Five Finds: Randolph Street Market
On a perfect September Sunday, I visited Randolph Street Market for the first time. As I looked out at the sea of around 100 vendors in the parking lot—knowing that there were about 100 more inside Plumbers Hall—I started to feel overwhelmed. However, the will to browse was contagious, and the majority of the browsers were old pros. It’s no surprise that they keep coming back; this bazaar of art, jewelry, furniture, and other home goods has been lauded by everyone from Nate Berkus to the New York Times, and is inarguably one of the best shopping destinations in the city.
Now in its 10th year, the market has certainly hit its stride, and the eclectic mix of vendors meant that there was a surprise at every turn. Both vintage curators and independent designers set up their booths in the sun-drenched lot, so the salvaged and hand-painted side tables at Pink Elephant seemed right at home near the record stacks at Vinyl Swap Meet, or the cruisers lovingly restored by Mike’s Bikes.
Though the lot was expansive, a full exploration was completely doable, and the journey unearthed five charming treasures. With any luck, they’ll still be available at the market when it returns (this time, indoors only) on October 26–27.
1. Rare celestial globe, $115
Booth: Lehman’s Antiques (they also sell items at Vintage Garage)
One globe stood out amidst others in an antique collection: a navy-blue sphere on a turquoise stand that mapped constellations instead of continents. Mr. Lehman estimated the globe to be from the 1940s or 1950s.
2. Plush yellow boudoir chair, $32
Booth: L’Abeille Vintage
This strangely sweet chair is short and squat, two characteristics that L’Abeille co-founder Juliet Lamarre assured me were standard for boudoir chairs. She found the Baroque-inspired piece at an estate sale in Lake Forest, and it’s estimated to be from the 1960s.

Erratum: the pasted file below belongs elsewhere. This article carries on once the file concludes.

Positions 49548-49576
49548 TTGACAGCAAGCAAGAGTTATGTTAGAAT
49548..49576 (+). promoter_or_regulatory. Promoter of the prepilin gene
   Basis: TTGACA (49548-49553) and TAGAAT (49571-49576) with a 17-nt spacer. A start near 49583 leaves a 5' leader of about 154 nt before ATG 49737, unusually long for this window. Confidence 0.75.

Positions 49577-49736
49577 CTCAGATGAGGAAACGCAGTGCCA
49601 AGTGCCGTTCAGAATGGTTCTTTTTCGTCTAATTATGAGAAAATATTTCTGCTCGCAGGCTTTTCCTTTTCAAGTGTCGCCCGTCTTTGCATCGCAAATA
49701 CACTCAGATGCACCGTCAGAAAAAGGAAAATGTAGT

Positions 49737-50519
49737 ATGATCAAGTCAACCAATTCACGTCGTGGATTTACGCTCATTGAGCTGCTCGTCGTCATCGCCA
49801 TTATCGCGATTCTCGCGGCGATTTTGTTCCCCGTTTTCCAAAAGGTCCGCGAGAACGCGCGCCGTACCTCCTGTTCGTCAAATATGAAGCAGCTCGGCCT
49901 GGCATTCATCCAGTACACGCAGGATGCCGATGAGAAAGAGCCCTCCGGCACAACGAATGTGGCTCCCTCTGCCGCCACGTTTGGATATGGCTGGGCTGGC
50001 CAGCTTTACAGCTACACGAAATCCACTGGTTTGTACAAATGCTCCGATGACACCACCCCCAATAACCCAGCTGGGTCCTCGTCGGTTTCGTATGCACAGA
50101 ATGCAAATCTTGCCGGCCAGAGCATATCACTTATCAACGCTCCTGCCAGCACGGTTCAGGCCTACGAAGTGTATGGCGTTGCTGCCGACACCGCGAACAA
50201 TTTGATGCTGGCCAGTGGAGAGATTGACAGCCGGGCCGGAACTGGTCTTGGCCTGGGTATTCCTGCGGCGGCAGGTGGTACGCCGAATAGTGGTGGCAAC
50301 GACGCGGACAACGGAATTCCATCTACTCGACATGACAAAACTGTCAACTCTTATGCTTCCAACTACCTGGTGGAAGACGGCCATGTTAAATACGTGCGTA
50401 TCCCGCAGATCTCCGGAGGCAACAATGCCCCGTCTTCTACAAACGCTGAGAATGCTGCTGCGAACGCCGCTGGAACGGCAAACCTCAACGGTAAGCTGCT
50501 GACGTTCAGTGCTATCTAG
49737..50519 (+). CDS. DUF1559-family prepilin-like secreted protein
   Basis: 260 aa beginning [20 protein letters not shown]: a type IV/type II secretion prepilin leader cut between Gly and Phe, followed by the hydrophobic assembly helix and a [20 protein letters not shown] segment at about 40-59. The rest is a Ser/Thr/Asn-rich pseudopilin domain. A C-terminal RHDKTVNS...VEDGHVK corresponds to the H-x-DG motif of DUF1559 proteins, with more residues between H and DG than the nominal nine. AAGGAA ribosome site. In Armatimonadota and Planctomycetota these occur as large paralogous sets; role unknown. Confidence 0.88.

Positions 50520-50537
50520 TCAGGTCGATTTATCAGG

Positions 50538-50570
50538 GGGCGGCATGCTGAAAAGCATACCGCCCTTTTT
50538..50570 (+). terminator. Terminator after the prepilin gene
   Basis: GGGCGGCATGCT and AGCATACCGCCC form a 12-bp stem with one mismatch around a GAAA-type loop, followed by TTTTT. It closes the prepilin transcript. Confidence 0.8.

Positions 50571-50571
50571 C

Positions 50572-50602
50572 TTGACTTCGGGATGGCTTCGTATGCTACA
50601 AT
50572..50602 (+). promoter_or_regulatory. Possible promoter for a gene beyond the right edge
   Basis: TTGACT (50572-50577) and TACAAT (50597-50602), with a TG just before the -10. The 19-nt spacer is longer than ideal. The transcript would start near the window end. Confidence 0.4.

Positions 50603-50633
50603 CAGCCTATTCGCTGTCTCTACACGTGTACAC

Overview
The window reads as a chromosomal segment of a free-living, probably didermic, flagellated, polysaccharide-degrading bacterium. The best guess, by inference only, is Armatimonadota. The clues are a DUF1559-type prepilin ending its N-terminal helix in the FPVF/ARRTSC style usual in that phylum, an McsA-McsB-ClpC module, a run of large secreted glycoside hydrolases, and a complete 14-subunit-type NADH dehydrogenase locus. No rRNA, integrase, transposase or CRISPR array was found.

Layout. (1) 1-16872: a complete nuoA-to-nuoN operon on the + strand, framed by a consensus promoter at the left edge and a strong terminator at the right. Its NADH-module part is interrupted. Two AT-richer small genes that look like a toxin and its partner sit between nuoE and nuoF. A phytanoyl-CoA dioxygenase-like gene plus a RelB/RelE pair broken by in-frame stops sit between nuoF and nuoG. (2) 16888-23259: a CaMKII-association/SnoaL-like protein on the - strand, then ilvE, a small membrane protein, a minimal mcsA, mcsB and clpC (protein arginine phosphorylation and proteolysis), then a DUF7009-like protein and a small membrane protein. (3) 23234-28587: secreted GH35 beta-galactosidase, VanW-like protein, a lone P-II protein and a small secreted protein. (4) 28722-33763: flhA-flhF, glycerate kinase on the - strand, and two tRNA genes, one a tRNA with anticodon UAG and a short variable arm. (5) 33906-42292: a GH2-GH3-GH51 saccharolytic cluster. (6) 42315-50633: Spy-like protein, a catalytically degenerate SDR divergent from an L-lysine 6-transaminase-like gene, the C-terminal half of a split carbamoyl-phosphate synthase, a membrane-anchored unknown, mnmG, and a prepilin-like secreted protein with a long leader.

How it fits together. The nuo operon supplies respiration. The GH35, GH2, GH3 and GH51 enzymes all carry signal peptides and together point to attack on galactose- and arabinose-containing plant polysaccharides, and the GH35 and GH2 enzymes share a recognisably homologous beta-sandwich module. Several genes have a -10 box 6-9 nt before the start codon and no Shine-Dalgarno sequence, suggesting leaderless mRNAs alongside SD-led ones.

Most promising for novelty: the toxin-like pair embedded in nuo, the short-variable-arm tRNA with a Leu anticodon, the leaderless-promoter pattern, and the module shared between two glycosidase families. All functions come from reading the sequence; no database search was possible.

3. Metal Dr. Pepper drink cooler, $250
Booth: Keith Manners Vintage
There might be chips and dings in this cooler’s celadon exterior, but Keith said that such marks were to be expected, given the preservation of the original paint job. He also said that the red lettering makes this cooler a rarer find—typically, the letters were done in white. This particular model was made in Louisville, Kentucky, in the late 1940s.
4. Modernist Abraham Lincoln portrait, $80
Booth: Backstreet Vintage
The fact that booth-owner Shymaine Wright couldn’t remember exactly where she scored this portrait just added to the mystique of its outlandishly modern interpretation. Plus, it’s already matted in a ready-to-hang vintage frame.
5. Vintage mink-collar coat, $150
Booth: Hello Good Buys (they also sell items at Vintage Garage and Lincoln Antique Mall)
This 1950s coat looks just like something Eva Marie Saint would have worn in North by Northwest. The unique blue-gray print is somewhere between floral and plaid, and the inside is double-lined by heavy satin over a toasty wool underlayer. (And yes, the mink overlay on the collar is real.) Hello Good Buys founder Donna found the coat at an estate sale in Evanston.
Photo: © Stephanie Bassos, Groupon